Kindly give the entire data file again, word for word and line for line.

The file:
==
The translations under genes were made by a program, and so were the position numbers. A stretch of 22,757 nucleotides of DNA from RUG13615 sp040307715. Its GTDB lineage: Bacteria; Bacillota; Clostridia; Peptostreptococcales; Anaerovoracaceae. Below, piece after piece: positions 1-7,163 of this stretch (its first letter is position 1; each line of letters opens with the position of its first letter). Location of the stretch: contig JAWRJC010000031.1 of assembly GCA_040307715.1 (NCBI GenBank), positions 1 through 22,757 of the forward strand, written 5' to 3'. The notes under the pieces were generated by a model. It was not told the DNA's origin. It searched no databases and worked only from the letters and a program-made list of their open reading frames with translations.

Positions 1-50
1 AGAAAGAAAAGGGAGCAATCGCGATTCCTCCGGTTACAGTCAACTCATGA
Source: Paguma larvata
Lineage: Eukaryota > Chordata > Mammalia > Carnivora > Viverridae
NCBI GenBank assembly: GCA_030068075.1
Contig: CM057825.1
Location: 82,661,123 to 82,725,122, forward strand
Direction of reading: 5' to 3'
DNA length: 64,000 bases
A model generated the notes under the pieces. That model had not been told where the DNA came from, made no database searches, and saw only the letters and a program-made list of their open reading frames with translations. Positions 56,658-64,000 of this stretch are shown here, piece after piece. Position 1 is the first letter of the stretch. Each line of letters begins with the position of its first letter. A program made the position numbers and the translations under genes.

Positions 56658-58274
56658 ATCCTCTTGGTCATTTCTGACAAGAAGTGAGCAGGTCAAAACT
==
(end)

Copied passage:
The translations under genes were made by a program, and so were the position numbers. A stretch of 22,757 nucleotides of DNA from RUG13615 sp040307715. Its GTDB lineage: Bacteria; Bacillota; Clostridia; Peptostreptococcales; Anaerovoracaceae. Below, piece after piece: positions 1-7,163 of this stretch (its first letter is position 1; each line of letters opens with the position of its first letter). Location of the stretch: contig JAWRJC010000031.1 of assembly GCA_040307715.1 (NCBI GenBank), positions 1 through 22,757 of the forward strand, written 5' to 3'. The notes under the pieces were generated by a model. It was not told the DNA's origin. It searched no databases and worked only from the letters and a program-made list of their open reading frames with translations.

Positions 1-50
1 AGAAAGAAAAGGGAGCAATCGCGATTCCTCCGGTTACAGTCAACTCATGA
Source: Paguma larvata
Lineage: Eukaryota > Chordata > Mammalia > Carnivora > Viverridae
NCBI GenBank assembly: GCA_030068075.1
Contig: CM057825.1
Location: 82,661,123 to 82,725,122, forward strand
Direction of reading: 5' to 3'
DNA length: 64,000 bases
A model generated the notes under the pieces. That model had not been told where the DNA came from, made no database searches, and saw only the letters and a program-made list of their open reading frames with translations. Positions 56,658-64,000 of this stretch are shown here, piece after piece. Position 1 is the first letter of the stretch. Each line of letters begins with the position of its first letter. A program made the position numbers and the translations under genes.

Positions 56658-58274
56658 ATCCTCTTGGTCATTTCTGACAAGAAGTGAGCAGGTCAAAACT